Legal Interpretation of “Reasonable”
“Reasonable” legally translates to ordinary. The court considers the usual behavior of an average person under the same circumstances. Those who meet or exceed an expected typical response are not considered negligent. Those who fail to meet the standard for typical behavior are negligent.
The Interplay of Laws and Standards
Laws are legal absolutes used by courts and law enforcement to determine when a person has committed an illegal act. If a person breaks a law, then they may be charged.
Standards are not as absolute and don’t carry the same weight as laws. They’re more ambiguous general guidelines that are subject to interpretation, depending on the circumstances and the parties involved.
Practical Implications in Personal Injury Cases
Proving Negligence Using the Standard
In order to prove negligence, the injured person must demonstrate that their injuries were caused by a negligent act or failure to act by the other party.
There are three facets that the injured person must prove:
- The defendant had a duty to the injured person
- The defendant’s act or failure to act was not reasonable and caused the injured person’s injured
- The injured person suffered some form of injury to be entitled to damages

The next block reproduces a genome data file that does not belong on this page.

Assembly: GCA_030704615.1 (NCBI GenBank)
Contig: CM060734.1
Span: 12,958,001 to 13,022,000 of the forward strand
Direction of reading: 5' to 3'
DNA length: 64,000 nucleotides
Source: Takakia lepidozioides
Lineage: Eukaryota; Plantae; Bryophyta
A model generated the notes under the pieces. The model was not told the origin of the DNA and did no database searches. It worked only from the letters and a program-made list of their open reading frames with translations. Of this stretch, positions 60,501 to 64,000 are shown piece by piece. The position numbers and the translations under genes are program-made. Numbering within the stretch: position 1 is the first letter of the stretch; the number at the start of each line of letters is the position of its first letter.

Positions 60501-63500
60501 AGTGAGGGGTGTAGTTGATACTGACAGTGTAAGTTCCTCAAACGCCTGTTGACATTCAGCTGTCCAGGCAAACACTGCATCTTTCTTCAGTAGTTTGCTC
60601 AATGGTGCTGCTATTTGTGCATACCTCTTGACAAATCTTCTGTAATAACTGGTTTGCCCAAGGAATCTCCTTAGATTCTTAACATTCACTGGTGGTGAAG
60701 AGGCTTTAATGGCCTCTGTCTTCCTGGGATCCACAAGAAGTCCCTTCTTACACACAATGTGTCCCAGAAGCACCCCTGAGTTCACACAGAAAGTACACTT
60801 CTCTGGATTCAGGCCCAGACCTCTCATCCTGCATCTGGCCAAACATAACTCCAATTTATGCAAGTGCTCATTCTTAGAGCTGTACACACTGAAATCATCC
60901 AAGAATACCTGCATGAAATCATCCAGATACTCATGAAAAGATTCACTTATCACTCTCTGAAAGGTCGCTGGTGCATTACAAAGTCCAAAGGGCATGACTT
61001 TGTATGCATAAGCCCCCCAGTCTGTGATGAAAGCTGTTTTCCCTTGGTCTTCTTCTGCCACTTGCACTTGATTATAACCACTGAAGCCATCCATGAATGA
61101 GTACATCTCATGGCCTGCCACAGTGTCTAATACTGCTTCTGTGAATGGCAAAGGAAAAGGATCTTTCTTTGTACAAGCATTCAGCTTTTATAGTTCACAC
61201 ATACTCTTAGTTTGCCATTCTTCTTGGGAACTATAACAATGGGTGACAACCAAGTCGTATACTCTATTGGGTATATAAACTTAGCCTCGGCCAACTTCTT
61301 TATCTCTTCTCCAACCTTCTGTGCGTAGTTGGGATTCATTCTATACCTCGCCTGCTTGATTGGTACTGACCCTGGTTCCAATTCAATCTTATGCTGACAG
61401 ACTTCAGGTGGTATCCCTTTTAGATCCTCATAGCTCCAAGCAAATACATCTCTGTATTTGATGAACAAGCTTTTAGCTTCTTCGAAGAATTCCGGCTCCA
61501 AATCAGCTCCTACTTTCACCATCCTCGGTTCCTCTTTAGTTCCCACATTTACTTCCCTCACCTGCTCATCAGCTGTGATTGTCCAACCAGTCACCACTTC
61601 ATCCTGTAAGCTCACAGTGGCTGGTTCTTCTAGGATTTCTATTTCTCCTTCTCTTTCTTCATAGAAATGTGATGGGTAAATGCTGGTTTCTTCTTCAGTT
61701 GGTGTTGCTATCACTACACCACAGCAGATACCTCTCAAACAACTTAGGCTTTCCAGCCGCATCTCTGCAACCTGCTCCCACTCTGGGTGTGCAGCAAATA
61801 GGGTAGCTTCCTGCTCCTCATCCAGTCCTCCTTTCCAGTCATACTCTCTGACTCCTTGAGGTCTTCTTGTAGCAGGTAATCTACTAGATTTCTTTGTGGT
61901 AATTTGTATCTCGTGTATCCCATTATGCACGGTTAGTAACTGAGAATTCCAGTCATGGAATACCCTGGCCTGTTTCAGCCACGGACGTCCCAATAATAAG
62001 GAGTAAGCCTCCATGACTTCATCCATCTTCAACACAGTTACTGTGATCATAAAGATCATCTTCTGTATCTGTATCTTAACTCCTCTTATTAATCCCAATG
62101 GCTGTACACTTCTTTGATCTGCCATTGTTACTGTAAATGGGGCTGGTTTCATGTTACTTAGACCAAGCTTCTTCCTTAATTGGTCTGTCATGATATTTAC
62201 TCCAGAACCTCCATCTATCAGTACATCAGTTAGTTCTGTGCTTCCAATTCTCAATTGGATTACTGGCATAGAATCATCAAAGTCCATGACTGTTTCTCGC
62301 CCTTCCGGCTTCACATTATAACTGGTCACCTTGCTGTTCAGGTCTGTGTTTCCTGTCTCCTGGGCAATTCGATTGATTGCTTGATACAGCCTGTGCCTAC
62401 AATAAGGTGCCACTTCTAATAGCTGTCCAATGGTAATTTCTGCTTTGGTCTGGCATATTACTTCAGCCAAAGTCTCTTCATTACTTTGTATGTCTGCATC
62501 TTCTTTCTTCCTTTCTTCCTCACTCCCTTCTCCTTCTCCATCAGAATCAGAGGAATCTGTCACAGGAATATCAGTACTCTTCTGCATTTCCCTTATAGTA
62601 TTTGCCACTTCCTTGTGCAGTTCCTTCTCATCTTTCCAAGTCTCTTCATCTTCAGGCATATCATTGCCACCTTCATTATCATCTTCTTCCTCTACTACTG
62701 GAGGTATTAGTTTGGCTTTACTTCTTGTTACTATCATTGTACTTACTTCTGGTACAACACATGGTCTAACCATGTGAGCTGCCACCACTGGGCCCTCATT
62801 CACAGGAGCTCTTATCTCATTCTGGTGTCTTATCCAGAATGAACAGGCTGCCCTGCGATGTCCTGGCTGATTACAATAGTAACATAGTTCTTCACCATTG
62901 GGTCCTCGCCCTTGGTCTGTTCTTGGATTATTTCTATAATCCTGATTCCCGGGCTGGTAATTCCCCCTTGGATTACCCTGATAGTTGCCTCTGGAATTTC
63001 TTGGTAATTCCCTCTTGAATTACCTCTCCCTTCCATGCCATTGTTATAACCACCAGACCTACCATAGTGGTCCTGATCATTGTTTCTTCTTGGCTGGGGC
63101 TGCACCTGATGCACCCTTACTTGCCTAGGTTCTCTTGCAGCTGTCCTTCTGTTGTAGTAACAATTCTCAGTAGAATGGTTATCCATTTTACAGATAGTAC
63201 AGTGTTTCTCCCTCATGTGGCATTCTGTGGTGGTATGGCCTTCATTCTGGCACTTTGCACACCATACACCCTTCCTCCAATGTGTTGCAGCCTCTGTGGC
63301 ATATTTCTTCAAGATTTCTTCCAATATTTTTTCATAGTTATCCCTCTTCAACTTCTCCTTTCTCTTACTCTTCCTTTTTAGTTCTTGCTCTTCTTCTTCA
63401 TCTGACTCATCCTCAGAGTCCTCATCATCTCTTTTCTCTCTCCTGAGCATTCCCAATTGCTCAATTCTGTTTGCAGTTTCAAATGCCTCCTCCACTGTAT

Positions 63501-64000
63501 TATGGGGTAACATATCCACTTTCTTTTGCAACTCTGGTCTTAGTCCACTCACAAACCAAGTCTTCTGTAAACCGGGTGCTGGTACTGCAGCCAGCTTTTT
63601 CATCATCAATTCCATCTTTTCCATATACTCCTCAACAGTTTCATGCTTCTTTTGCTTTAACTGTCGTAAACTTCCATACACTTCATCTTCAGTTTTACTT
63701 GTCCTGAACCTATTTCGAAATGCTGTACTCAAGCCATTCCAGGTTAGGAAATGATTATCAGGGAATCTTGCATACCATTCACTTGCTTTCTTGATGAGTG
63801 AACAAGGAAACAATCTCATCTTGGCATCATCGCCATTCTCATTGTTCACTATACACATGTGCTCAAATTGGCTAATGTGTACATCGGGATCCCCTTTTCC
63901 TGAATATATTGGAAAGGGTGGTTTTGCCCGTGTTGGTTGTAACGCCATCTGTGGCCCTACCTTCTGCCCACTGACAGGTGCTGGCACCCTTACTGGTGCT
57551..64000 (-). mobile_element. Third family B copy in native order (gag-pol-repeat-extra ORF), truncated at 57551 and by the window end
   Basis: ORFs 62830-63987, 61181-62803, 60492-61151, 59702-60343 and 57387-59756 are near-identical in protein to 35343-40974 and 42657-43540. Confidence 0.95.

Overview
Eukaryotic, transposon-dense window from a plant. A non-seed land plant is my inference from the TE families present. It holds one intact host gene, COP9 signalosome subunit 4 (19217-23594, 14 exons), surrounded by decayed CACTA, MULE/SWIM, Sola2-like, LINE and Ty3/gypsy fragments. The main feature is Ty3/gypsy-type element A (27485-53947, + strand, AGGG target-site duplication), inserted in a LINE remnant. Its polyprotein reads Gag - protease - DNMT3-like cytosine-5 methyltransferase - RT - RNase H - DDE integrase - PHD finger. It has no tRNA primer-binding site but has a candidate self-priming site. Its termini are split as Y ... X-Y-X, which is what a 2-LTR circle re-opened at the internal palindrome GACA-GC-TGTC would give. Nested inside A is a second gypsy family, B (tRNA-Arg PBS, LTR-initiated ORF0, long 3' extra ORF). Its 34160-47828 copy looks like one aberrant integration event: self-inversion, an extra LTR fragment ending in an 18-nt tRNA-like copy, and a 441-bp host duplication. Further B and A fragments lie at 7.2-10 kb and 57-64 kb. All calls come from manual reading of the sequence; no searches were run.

Insurance and the Reasonable Person Standard
Insurance policies cover legal costs and judgments stemming from personal injury lawsuits. For example, if a person is being sued by a visitor to their home who injured themselves and they are proved negligent, the home insurance policy would cover some or all of the legal fees and judgment.
Similarly, auto and personal injury protection (PIP) insurance helps cover the costs of a car accident. Accident victims can use PIP insurance to cover medical costs not covered by health insurance, as well as related costs from injuries incurred in the accident, like personal or child care.
Seeking Legal Assistance
In personal injury cases, it’s always beneficial to seek the assistance of a personal injury attorney. They will be versed in the reasonable person standard and will have all of the tools to prove that the defendant was acting negligently. They will be able to walk you through every step of the case and earn you the best possible outcome.
Talk to the Experts at Naqvi Injury Law
Navigating personal injury cases and the reasonable person standard can be complex. At Naqvi Injury Law, our team of experienced lawyers will make sure that you are in the best place to receive the maximum payout that you deserve. From gathering evidence that the other party does not meet the reasonable person standard to representing you in court, we will be there to help.
Naqvi Injury Law boasts the “top one percent” of attorneys recognized by The National Association of Distinguished Council. You can rest easy knowing that we are utterly committed to providing you with the support you need and delivering the results that you deserve.
Call or Schedule a Free Consultation with the team at Naqvi Injury Law today!